Lou Pearlman, the man who created the Backstreet Boys and ‘N Sync, was sentenced Wednesday to 25 years in federal prison for engineering a decades-long scam that bilked thousands of investors out of their life savings.
It was the maximum sentence the boy band mogul could receive for allegedly swindling some $300 million from investors and banks since the early 1980s.
He pleaded guilty in March to two counts of conspiracy and single counts of money laundering and presenting a false claim in bankruptcy court.
U.S. District Judge G. Kendall Sharp noted that many victims were Pearlman’s relatives, friends and retirees in their 70s or 80s who lost everything. “The sympathy factor just doesn’t run very high with the court,” Sharp said.
However, the judge said he would reduce Pearlman’s sentence by one month for every $1 million returned to investors. It wasn’t clear how, or if, investors would ever be compensated.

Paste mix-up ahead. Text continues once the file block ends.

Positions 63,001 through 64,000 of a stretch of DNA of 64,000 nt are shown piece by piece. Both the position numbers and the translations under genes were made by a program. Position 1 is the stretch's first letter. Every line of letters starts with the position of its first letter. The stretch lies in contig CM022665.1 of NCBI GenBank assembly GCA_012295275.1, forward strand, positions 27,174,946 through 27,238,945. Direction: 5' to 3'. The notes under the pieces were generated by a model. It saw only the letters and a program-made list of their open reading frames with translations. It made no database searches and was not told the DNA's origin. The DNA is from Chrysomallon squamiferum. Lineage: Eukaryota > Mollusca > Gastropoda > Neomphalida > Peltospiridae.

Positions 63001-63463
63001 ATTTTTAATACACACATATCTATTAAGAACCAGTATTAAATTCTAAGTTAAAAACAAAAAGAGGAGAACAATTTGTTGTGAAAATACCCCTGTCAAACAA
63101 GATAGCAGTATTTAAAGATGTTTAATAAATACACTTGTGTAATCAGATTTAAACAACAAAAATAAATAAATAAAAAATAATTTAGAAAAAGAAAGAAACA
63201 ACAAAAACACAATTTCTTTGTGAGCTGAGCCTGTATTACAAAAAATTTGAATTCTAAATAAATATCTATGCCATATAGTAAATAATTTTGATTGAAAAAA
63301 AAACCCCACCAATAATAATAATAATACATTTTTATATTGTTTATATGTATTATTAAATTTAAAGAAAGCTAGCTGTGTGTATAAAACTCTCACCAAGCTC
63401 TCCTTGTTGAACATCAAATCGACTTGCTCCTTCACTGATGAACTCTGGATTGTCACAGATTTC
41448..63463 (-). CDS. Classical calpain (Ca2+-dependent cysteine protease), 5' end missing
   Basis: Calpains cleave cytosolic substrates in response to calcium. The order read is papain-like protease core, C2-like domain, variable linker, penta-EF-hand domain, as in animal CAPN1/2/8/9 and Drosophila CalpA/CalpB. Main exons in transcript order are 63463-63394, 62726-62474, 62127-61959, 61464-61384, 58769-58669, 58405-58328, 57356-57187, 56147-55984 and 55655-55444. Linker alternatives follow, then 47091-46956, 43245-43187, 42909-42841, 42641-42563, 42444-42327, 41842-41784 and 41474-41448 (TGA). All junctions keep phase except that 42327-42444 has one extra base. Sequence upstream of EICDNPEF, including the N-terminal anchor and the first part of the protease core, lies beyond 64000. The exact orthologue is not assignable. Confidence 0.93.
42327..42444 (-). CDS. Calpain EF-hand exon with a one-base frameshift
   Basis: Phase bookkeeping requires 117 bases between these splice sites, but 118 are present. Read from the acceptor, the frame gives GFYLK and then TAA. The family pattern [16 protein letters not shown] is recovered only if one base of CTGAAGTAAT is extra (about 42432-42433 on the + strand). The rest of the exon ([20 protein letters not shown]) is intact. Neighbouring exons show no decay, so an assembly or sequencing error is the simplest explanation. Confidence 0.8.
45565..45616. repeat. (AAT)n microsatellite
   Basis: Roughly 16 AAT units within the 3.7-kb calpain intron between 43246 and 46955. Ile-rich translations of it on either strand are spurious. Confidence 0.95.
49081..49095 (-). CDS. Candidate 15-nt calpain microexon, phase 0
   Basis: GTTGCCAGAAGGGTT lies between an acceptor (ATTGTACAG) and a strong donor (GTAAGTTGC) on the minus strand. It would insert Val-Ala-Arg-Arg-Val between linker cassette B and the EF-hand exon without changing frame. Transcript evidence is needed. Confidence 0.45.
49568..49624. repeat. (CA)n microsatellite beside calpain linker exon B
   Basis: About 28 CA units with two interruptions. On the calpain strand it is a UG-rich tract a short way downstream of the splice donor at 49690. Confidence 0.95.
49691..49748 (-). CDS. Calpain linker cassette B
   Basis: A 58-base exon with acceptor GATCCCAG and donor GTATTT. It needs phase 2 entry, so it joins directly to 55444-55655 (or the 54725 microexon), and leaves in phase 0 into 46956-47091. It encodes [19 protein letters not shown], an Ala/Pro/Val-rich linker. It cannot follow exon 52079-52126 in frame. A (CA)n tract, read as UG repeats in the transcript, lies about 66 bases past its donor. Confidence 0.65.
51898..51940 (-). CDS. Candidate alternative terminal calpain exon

“I want to say clearly that there’s no pot of gold out there,” defense attorney Fletcher Peacock said.
Prosecutors allege Pearlman scammed individuals out of an estimated $200 million, and banks out of another $100 million.
The courtroom was packed with victims, some of whom gave emotional testimony. Another two dozen or so waited outside.
“Over the past nine months since my arrest, I’ve come to realize the harm that’s been done,” Pearlman said in a short courtroom statement. “I’m truly sorry and I apologize for what’s happened.”
Peacock said Pearlman meant to pay back all the investors, and noted he had returned about $103 million.
He said Pearlman got caught up in lawsuits — also alleged fraudulent business practices — over his otherwise successful entertainment ventures in the 1990s that prevented him from returning the money.
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